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Ten Things About Bankruptcy and Fraud

A review of bankruptcy filings


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With economic conditions likely to drive more companies to consider filing for bankruptcy protection, one potential concern is whether the greater scrutiny that generally results, could lead to claims of fraud against the company and its executives.

The correlation between bankruptcy and fraud is highlighted in a study performed by the Deloitte Forensic Center and the Corporate Restructuring Group of Deloitte. The study analyzed SEC Accounting and Auditing Enforcement Releases (“SEC Enforcement Releases”) from 2000 to 2007 and bankruptcy filings from 2000 to 2005.

The study’s findings included:

  • Companies filing for bankruptcy protection are three times more likely than non-bankrupt companies to face enforcement action by the SEC relating to alleged financial statement fraud.
  • Companies that were issued financial statement fraud-related SEC Enforcement Releases were more than twice as likely to file bankruptcy protection as those not issued one.
  • Approximately one in seven financial statement fraud SEC Enforcement Releases issued to companies that filed for bankruptcy protection were issued prior to their bankruptcy filings. These situations may provide a warning signal of potential bankruptcy filing.
  • Bankrupt companies receiving SEC Enforcement Releases were twice as likely as non-bankrupt companies to have more than 10 alleged financial statement fraud schemes – and at least 1.5 times more likely to have six to 10 alleged fraud schemes than non-bankrupt companies.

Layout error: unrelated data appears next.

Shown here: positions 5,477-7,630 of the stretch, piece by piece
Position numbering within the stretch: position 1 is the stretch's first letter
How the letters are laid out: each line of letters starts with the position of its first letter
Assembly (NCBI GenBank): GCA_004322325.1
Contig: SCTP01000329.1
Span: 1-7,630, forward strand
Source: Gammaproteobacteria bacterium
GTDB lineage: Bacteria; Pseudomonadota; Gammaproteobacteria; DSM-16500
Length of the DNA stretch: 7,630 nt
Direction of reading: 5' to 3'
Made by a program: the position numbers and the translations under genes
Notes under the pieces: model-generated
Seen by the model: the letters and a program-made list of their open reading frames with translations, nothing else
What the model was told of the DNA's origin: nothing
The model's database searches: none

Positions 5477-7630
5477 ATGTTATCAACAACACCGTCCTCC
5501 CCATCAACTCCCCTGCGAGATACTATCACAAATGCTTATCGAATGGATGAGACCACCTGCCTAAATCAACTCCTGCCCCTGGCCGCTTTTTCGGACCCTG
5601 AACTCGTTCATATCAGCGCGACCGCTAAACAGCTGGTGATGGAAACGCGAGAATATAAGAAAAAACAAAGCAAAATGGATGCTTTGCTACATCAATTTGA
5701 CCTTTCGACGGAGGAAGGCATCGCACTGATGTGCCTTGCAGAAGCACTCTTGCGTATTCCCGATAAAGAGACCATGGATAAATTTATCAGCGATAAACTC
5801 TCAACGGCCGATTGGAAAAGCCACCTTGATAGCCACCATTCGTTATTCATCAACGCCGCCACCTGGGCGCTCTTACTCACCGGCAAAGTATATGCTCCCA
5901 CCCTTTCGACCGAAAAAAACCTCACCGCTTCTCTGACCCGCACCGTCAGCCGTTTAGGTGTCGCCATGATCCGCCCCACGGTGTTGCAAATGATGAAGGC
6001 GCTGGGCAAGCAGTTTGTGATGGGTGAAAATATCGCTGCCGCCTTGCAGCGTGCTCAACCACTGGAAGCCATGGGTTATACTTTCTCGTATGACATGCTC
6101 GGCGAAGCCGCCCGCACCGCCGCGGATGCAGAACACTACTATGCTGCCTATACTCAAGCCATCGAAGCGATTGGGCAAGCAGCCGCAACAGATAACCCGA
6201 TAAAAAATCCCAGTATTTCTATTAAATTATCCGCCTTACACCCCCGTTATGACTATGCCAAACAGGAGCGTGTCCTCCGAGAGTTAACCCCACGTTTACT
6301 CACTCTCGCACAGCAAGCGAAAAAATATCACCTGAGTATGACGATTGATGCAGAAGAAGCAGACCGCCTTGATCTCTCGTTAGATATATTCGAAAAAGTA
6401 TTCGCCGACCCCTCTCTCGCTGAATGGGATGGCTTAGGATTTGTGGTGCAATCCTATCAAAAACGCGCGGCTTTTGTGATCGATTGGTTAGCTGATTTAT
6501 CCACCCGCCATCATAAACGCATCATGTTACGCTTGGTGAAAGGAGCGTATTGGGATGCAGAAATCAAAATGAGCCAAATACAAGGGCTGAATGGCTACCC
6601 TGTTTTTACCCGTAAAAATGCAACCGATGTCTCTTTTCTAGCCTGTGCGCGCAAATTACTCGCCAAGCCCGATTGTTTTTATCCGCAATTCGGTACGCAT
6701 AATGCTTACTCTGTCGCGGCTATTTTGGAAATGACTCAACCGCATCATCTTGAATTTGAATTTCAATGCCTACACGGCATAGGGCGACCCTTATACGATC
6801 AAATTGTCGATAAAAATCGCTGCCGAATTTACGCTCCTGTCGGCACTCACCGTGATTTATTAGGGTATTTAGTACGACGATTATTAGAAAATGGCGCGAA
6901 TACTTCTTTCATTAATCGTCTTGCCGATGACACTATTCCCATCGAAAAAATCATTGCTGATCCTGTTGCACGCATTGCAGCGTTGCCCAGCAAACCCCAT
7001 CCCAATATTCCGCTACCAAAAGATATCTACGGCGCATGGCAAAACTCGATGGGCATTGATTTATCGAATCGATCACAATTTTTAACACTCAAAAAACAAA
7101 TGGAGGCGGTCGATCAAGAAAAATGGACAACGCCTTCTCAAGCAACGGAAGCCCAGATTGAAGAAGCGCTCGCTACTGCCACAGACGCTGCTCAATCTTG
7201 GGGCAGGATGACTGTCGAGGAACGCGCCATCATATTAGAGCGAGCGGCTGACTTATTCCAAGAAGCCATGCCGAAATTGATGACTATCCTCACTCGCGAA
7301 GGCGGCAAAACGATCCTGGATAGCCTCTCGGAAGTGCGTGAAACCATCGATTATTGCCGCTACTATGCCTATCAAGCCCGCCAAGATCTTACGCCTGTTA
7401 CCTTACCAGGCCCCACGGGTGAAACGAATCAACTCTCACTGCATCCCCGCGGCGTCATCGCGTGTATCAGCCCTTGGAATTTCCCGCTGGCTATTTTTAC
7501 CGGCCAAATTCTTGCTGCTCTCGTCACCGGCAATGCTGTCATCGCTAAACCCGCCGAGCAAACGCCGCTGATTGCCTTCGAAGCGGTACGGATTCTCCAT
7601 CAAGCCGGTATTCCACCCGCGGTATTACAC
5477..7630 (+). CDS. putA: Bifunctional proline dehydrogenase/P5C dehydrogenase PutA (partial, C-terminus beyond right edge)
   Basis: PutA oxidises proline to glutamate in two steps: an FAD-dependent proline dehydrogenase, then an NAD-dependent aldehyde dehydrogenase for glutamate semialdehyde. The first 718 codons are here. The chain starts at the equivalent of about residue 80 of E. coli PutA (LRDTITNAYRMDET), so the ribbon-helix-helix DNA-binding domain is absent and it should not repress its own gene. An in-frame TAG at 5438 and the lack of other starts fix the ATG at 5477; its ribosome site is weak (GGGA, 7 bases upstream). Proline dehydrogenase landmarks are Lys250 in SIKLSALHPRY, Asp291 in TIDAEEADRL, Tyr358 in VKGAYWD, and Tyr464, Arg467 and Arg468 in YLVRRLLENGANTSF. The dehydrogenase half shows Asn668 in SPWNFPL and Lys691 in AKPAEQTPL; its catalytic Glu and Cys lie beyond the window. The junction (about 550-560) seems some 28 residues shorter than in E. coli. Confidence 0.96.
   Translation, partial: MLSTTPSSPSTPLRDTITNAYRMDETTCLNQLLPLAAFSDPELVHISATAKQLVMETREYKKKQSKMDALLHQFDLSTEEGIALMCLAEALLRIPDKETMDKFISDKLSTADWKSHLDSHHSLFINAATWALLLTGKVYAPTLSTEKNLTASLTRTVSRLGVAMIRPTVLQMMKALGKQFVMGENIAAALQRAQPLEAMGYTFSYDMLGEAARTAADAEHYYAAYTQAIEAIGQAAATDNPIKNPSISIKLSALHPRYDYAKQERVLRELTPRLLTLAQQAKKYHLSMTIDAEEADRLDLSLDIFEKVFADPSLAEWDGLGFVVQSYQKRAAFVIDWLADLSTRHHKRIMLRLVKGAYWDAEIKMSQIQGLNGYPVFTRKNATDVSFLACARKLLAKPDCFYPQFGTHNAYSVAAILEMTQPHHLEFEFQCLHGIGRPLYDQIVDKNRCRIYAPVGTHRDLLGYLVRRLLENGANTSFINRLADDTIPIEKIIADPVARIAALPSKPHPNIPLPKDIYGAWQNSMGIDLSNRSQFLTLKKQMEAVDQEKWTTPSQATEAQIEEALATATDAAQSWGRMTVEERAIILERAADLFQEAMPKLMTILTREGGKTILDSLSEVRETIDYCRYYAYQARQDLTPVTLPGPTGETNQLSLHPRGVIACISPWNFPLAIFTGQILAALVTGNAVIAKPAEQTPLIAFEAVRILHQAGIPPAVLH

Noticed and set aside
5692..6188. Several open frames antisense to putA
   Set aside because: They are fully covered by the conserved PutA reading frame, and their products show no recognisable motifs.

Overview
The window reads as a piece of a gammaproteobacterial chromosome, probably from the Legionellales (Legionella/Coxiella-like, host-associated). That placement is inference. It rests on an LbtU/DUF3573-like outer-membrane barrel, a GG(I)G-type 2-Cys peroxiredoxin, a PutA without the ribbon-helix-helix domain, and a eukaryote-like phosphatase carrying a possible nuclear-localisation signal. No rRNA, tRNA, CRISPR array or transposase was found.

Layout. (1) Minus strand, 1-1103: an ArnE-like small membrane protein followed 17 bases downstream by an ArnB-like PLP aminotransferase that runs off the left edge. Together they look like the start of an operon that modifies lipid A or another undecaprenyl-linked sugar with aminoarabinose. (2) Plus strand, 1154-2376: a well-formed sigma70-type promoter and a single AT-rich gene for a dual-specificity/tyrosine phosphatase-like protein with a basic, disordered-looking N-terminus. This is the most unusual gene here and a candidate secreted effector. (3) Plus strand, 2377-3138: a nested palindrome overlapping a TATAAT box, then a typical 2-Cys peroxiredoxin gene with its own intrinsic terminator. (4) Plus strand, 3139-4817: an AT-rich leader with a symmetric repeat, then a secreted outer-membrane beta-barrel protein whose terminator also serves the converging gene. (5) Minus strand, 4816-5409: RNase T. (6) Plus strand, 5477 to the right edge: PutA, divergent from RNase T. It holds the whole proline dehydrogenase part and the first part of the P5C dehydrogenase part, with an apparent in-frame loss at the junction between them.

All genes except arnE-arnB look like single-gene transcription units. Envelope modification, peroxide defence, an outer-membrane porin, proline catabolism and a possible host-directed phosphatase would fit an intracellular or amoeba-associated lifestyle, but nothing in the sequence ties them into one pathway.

“With economic conditions likely to increase corporate bankruptcy filings, companies should be aware of their potential exposure to allegations of fraud that may be sustained by the SEC,” said Toby Bishop, director of the Deloitte Forensic Center. “Consideration of potential fraud issues may be a wise part of bankruptcy preparations.”

Changes in corporate financial structures may impact fraud exposures going forward. “In the past few years, many companies have created highly-leveraged balance sheets with many layers of debt. When such a highly-leveraged company files for bankruptcy protection, its creditors may have little other recourse than to seek recovery from non-traditional sources such as challenging potentially fraudulent conveyances, seeking recovery under D&O (Director and Officer) policies, and filing other (non-bankruptcy) litigation,” said Sheila Smith, principal and national service line co-leader, Corporate Restructuring Group, Deloitte Financial Advisory Services LLP. “This strategic shift has raised risks for directors, officers, and senior management and increased the importance of fraud detection.”

As used in this document, ‘Deloitte’ means Deloitte Financial Advisory Services LLP, a subsidiary of Deloitte LLP. Please see  www.deloitte.com/us/about for a detailed description of the legal structure of Deloitte LLP and its subsidiaries.

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